Navy Special Operations Chief Edward Gallagher, left, walks with his wife, Andrea Gallagher as they arrive to military court on Naval Base San Diego, Monday, July 1, 2019, in San Diego. The trial continued Monday in the court-martial of the decorated Navy SEAL, who is accused of stabbing to death a wounded teenage Islamic State prisoner and wounding two civilians in Iraq in 2017. He has pleaded not guilty to murder and attempted murder, charges that carry a potential life sentence. (AP Photo/Julie Watson)

Prosecutor tells jury to use SEAL's own words to convict him

July 01, 2019 - 5:27 pm

SAN DIEGO (AP) — A Navy SEAL committed murder during a deployment to Iraq and the proof is in his own words, his own photos and the testimony of his fellow troops, a military prosecutor told a jury Monday.

Cmdr. Jeff Pietrzyk said in closing arguments of a court-martial that text messages by Special Operations Chief Edward Gallagher show he is guilty of fatally stabbing a wounded Islamic State prisoner on May 3, 2017.

One message said: "I've got a cool story for you when I get back. I've got my knife skills on." Another text stated: "Good story behind this. Got him with my hunting knife."

As he showed a photo of the dead prisoner with Gallagher holding up his head by the hair, the prosecutor said, "Those are his words."

The prosecutor said one SEAL who changed his story and claimed to have killed the prisoner himself was lying to protect Gallagher.

"The government's evidence in this case is Chief Gallagher's words, Chief Gallagher's pictures, Chief Gallagher's SEALs," Pietrzyk said.

The prosecutor said he wouldn't try to argue sympathy for the teenage prisoner, who had been wounded in an air strike.

"Before the air strike, he would have done anything in his power to kill an American," Pietrzyk said.

But he said the prisoner was not a lawful target.

"We're not ISIS. When we capture someone and they're out of the fight, that's it. That's where the line is drawn," Pietrzyk said.

Gallagher, 40, has pleaded not guilty to murder and allegations that he shot civilians and a violation involving posing with the corpse for photographs.

Defense lawyer Tim Parlatore began his closing argument the same way he started the trial. "This is case is not about murder, it's about mutiny." Parlatore said.

The attorney said there's no body, no forensics, and the SEALs who testified against Gallagher lied because they didn't like his demanding leadership.

Parlatore also addressed the testimony of Special Operator Corey Scott, who said he saw Gallagher stab the prisoner in the neck but stunned the court when he said he was the one who ultimately killed the prisoner by plugging his breathing tube with his thumb as an act of mercy.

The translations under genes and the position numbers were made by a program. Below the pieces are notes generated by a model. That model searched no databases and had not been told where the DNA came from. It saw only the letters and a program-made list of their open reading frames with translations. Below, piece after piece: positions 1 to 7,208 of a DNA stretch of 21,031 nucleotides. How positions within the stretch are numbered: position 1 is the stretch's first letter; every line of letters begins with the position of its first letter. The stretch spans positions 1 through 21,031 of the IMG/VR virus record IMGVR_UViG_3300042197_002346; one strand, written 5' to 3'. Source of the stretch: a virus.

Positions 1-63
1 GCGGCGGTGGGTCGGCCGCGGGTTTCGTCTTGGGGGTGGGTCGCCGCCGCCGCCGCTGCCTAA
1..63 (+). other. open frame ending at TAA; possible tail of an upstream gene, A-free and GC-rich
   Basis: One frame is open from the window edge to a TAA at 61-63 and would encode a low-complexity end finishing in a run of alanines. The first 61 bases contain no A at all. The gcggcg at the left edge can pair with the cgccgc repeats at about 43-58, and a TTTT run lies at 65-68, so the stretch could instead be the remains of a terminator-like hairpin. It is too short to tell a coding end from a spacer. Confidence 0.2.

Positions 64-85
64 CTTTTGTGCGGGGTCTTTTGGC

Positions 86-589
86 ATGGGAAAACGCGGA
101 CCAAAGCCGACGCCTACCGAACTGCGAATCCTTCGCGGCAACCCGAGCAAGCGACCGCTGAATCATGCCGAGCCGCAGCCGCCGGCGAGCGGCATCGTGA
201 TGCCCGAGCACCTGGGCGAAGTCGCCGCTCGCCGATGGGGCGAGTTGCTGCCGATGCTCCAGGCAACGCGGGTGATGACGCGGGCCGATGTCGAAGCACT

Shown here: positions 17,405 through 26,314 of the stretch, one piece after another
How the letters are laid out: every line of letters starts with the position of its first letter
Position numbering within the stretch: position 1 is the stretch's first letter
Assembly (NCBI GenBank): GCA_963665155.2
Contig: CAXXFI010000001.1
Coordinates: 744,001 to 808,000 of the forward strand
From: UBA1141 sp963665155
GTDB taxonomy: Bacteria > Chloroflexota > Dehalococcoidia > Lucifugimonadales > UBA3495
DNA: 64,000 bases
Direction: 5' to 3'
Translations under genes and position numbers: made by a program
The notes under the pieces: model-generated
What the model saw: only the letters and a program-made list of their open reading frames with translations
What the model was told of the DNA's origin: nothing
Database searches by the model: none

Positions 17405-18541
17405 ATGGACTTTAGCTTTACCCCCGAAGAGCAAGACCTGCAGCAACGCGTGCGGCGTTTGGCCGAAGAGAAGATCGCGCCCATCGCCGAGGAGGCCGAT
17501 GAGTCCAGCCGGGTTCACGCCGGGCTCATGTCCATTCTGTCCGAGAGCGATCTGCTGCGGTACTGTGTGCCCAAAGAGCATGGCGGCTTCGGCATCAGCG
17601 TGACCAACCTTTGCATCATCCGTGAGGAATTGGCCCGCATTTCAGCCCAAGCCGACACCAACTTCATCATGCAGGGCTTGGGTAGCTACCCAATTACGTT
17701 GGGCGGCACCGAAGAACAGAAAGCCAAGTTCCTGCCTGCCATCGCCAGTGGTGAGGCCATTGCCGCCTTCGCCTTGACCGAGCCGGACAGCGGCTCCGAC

The defense attorney contended that investigators never asked Scott about the cause of the death, which is why they were surprised by his testimony.

"They didn't even listen to their own witness," Parlatore said.

A jury of five Marines and two sailors, one a SEAL, will weigh whether Gallagher, a 19-year veteran on his eighth deployment, went off the rails and fatally stabbed the war prisoner as a kind of trophy kill.

During the trial, it was revealed that nearly all the platoon members readily posed for photos with the dead prisoner and watched as Gallagher read his reenlistment oath near the body in an impromptu ceremony.

Nearly a dozen SEALs testified over two weeks. Most were granted immunity to protect them from being prosecuted for acts they described on the stand.

Seven SEALs said Gallagher unexpectedly stabbed the prisoner, moments after he and the other medics treated the 17-year-old boy. Two, including Scott, testified they saw Gallagher plunge his knife into the prisoner's neck.

An Iraqi general who handed the wounded prisoner to the SEALs testified that Gallagher did not stab the boy. And Marine Staff Sgt. Giorgio Kirylo said after the militant died that he moved the body to take a "cool guy trophy" photo with it and saw no stab wounds on his neck.

Lt. Jacob Portier, the officer in charge, has been charged separately for overseeing the reenlistment ceremony and not reporting the alleged stabbing.

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